Abstract

Secretory (S) Immunoglobulin (I) A is the predominant mucosal antibody, which binds pathogens and commensal microbes. SIgA is a polymeric antibody, typically containing two copies of IgA that assemble with one joining-chain (JC) to form dimeric (d) IgA that is bound by the polymeric Ig-receptor ectodomain, called secretory component (SC). Here we report the cryo-electron microscopy structures of murine SIgA and dIgA. Structures reveal two IgAs conjoined through four heavy-chain tailpieces and the JC that together form a b-sandwich-like fold. The two IgAs are bent and tilted with respect to each other, forming distinct concave and convex surfaces. In SIgA, SC is bound to one face, asymmetrically contacting both IgAs and JC. The bent and tilted arrangement of complex components limits the possible positions of both sets of antigen binding fragments (Fabs) and preserves steric accessibility to receptor binding sites, likely influencing antigen binding and effector functions.

Data availability

SIgA and dIgA cryoEM maps and structure coordinate files have been deposited in the EM databank with accession codes EMD-22309 (dIgA) and EMD-22310 (SIgA) and the protein databank with accession codes 7JG1(dIgA) and 7JG2 (SIgA).

The following data sets were generated

Article and author information

Author details

  1. Sonya Kumar Bharathkar

    Department of Biochemistry, University of Illinois-Urbana Champaign, Urbana, United States
    Competing interests
    The authors declare that no competing interests exist.
  2. Benjamin W Parker

    Department of Biochemistry, University of Illinois-Urbana Champaign, Urbana, United States
    Competing interests
    The authors declare that no competing interests exist.
  3. Andrey G Malyutin

    Division of Biology and Biological Engineering; Beckman Institute, California Institute of Technology, Pasadena, United States
    Competing interests
    The authors declare that no competing interests exist.
  4. Nandan Haloi

    Department of Biochemistry; Center for Biophysics and Quantitative Biology, University of Illinois-Urbana Champaign, Urbana, United States
    Competing interests
    The authors declare that no competing interests exist.
  5. Kathryn E Huey-Tubman

    Division of Biology and Biological Engineering, California Institute of Technology, Pasadena, United States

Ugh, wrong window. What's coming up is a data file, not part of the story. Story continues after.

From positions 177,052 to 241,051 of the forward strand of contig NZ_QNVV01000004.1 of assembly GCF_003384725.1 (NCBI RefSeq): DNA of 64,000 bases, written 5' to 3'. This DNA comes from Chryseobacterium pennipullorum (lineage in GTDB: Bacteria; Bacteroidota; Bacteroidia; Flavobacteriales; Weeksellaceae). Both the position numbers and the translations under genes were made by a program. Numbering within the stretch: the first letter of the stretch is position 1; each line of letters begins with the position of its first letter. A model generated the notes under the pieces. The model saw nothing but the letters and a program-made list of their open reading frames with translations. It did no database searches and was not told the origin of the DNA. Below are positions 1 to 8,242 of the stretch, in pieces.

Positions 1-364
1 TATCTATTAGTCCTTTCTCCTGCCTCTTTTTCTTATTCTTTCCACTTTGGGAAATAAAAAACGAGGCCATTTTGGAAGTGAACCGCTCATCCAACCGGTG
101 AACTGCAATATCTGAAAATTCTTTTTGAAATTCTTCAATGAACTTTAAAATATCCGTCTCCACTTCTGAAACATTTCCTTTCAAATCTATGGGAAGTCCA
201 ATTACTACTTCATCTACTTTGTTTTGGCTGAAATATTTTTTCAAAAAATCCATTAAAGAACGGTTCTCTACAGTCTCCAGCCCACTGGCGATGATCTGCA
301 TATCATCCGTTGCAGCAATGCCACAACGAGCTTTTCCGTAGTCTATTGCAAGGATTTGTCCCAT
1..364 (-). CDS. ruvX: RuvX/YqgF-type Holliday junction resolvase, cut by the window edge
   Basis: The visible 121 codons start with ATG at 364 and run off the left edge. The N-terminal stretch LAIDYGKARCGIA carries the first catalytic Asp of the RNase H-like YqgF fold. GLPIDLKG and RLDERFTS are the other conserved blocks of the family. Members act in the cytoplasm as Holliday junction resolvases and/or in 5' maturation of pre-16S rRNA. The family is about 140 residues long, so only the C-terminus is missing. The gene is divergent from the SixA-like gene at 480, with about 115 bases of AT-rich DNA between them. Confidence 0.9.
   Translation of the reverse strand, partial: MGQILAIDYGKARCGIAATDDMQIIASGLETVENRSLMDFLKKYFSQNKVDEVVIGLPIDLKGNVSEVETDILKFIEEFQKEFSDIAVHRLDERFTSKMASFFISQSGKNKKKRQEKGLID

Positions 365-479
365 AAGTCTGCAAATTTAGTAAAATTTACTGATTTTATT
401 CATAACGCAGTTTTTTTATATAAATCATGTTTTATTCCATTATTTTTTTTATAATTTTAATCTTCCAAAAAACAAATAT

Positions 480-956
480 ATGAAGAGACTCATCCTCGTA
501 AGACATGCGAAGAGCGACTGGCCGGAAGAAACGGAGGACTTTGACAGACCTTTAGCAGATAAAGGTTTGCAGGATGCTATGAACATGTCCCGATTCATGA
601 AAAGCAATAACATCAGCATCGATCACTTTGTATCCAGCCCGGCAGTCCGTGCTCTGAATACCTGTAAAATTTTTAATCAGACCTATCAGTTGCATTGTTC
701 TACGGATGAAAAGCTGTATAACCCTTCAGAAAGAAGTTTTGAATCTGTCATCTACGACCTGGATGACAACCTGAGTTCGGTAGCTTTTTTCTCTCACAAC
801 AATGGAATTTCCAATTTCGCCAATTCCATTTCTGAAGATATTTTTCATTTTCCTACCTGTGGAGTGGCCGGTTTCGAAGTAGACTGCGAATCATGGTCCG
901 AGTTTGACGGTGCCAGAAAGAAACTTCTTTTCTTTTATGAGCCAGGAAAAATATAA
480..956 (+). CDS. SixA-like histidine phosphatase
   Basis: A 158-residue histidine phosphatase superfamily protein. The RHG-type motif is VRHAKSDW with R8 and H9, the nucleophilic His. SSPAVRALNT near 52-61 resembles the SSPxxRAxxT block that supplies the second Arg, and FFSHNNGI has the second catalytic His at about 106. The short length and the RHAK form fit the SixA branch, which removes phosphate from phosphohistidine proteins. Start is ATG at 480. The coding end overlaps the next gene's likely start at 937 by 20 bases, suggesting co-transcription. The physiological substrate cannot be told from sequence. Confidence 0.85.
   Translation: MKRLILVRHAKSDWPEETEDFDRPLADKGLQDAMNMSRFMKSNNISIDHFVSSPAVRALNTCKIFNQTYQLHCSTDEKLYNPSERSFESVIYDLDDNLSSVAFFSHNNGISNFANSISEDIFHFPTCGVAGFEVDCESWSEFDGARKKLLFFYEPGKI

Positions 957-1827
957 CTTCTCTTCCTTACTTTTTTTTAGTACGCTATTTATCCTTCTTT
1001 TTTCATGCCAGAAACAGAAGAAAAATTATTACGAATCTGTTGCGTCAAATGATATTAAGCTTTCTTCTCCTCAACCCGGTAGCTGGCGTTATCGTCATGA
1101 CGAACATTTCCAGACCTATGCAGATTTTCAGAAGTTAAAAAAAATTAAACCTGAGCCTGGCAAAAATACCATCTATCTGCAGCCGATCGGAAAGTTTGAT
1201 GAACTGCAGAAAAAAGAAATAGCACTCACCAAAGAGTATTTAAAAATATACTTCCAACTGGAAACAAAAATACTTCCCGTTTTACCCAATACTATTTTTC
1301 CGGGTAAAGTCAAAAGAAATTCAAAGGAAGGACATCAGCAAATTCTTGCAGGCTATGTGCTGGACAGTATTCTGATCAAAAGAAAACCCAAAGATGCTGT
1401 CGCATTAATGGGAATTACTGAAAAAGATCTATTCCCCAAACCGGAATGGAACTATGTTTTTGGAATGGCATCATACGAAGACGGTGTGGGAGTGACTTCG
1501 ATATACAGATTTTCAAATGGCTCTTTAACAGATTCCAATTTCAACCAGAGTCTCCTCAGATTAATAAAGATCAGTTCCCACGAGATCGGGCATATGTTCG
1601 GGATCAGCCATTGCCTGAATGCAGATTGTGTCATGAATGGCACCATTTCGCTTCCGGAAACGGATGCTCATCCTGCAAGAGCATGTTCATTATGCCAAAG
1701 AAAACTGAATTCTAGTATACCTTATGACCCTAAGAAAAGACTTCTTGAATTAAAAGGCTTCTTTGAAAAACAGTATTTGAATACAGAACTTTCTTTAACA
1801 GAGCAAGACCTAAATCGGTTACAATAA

Competing interests
    The authors declare that no competing interests exist.
  6. Emad Tajkhorshid

    Biochemistry, University of Illinois-Urbana Champaign, Urbana, United States
    Competing interests
    The authors declare that no competing interests exist.
    ORCID icon "This ORCID iD identifies the author of this article:" 0000-0001-8434-1010
  7. Beth Stadtmueller

    Department of Biochemistry, University of Illinois-Urbana Champaign, Urbana, United States
    For correspondence
    bethms@illinois.edu
    Competing interests
    The authors declare that no competing interests exist.
    ORCID icon "This ORCID iD identifies the author of this article:" 0000-0003-0637-3206

Funding

University of Illinois at Urbana-Champaign (Start-up funding)

  • Sonya Kumar Bharathkar

University of Illinois at Urbana-Champaign (Start-up funding)

  • Benjamin W Parker

University of Illinois at Urbana-Champaign (Start-up funding)

  • Beth Stadtmueller

National Institute of Allergy and Infectious Diseases (AI04123)

  • Beth Stadtmueller

National Institute of General Medical Sciences (P41-GM10460)

  • Nandan Haloi

National Institute of General Medical Sciences (P41-GM10460)

  • Emad Tajkhorshid

National Institute of Allergy and Infectious Diseases (AI04123)

  • Kathryn E Huey-Tubman

The funders had no role in study design, data collection and interpretation, or the decision to submit the work for publication.

Reviewing Editor

  1. Sjors HW Scheres, MRC Laboratory of Molecular Biology, United Kingdom

Version history

  1. Received: February 17, 2020
  2. Accepted: October 26, 2020
  3. Accepted Manuscript published: October 27, 2020 (version 1)
  4. Version of Record published: December 1, 2020 (version 2)

Copyright

© 2020, Kumar Bharathkar et al.

This article is distributed under the terms of the Creative Commons Attribution License permitting unrestricted use and redistribution provided that the original author and source are credited.

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  1. Sonya Kumar Bharathkar
  2. Benjamin W Parker
  3. Andrey G Malyutin
  4. Nandan Haloi
  5. Kathryn E Huey-Tubman
  6. Emad Tajkhorshid
  7. Beth Stadtmueller
(2020)
The structures of Secretory and dimeric Immunoglobulin A
eLife 9:e56098.
https://doi.org/10.7554/eLife.56098

Share this article

https://doi.org/10.7554/eLife.56098

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